November 19, 2017

Restored vision in a young dog following corticosteroid treatment of presumptive hypophysitis

Hypophysitis is a term that covers a series of disorders related to the inflammation of the pituitary gland. Hypophysitis is a rare disease with only five documented cases found in dogs. This is the first case of presumptive hypophysitis induced blindness in a dog.

This article is a case report on a 1 year and seven-month-old neutered male Standard poodle presented with subacute blindness, ataxia, and polyuria/polydipsia (PUPD), which is related to diabetes insipidus. The poodle was initially brought to the veterinarian with PUPD, shivering and a fever. After 8 days from the initial visit, the dog developed subacute blindness and ataxia, the loss of control of body movements. After getting an MRI, the scan showed a pituitary mass (15mm height) that was affecting the optic chiasm, differentiating that it must be pituitary neoplasia (presence of a new, abnormal growth of tissue). In order to treat the mass, the owner settled on medical treatment and radiation therapy. The dog was first put on prednisolone, a drug that can treat conditions related to inflammation. As a result, movement and sight were improving.  Nine days after being on this medicine, the dog’s eyesight had greatly improved, becoming completely visual, but the PUPD persisted. In order to treat the PUPD, desmopressin (a drug that can treat diabetes insipidus) was prescribed.  Two days later, the dog improved with the administration of both prednisolone, bringing down the inflammation, and desmopressin, treating the PUPD. Later, another MRI scan showed that the pituitary mass has greatly decreased to within normal levels with the oedema and compression subsiding around the surrounding tissues. The dog has been normal for 14 months and treatment free for 11 months.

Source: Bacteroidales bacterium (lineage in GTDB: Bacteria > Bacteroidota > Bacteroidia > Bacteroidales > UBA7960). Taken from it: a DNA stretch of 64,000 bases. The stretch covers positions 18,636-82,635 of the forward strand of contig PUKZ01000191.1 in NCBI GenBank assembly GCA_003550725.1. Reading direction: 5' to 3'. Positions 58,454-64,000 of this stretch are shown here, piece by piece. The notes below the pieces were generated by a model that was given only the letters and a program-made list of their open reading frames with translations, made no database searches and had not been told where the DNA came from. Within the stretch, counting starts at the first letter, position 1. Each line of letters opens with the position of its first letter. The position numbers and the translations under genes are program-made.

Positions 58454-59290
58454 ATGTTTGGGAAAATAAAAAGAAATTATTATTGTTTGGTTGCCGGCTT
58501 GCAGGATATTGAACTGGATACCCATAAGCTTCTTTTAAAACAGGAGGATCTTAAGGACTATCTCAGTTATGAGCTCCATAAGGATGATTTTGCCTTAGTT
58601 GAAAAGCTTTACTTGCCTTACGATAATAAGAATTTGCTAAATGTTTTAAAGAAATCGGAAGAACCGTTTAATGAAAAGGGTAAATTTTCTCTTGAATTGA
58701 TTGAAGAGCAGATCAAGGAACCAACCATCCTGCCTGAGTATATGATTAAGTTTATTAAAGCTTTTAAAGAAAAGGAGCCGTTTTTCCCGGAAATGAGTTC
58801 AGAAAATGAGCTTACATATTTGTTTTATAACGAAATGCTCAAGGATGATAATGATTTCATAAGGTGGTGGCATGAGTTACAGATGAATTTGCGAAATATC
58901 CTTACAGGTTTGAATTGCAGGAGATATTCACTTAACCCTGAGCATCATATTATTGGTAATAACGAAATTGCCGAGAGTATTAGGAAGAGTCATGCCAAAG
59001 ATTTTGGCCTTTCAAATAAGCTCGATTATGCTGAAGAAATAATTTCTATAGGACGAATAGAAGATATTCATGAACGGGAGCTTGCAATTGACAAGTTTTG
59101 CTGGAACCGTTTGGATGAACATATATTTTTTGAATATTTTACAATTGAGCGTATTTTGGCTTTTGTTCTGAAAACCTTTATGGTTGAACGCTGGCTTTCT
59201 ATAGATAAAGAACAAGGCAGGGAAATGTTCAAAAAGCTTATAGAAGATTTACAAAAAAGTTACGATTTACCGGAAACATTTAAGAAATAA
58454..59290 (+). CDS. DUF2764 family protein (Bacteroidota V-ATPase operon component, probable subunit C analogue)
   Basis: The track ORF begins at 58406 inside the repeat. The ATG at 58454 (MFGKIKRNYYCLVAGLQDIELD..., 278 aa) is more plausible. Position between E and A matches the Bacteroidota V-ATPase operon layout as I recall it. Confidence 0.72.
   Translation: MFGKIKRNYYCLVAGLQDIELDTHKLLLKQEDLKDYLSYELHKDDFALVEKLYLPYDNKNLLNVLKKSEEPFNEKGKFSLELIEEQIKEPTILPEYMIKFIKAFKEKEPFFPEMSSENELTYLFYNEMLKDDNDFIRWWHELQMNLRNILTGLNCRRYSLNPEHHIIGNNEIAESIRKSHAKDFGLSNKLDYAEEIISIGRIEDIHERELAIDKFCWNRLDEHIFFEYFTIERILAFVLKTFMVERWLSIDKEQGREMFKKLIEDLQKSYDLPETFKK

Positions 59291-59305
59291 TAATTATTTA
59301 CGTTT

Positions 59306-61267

The diagnosis is presumptive hypophysitis because in order to confirm it is hypophysitis, a histopathological confirmation test would need to occur. According to past cases, this case most closely resembles that of the German Longhaired Pointer with lymphocytic hypophysitis. There were some differences between these two cases. One difference was that the Pointer did not experience vision loss, but that could be due to a smaller P/B ratio of the pituitary mass. The different outcomes could also be related to different factors. The outcome for the pointer was euthanasia, but the poodle recovered. This could be due to the age of the dogs as well as the quick administration of corticosteroids to the puppy. Also, the authors concluded that corticosteroid treatment could not be assumed to work for all presumptive hypophysitis cases. They believe that surgical biopsy would be the preferred measure to take before other treatment measures for pituitary masses.

Rzechorzek, N. M., Liuti, T., Stalin, C., & Marioni-Henry, K. (2016). Restored vision in a young dog following corticosteroid treatment of presumptive hypophysitis. BMC Veterinary Research, 13, 63.

Original Article:

Reviewed by Hannah Cohen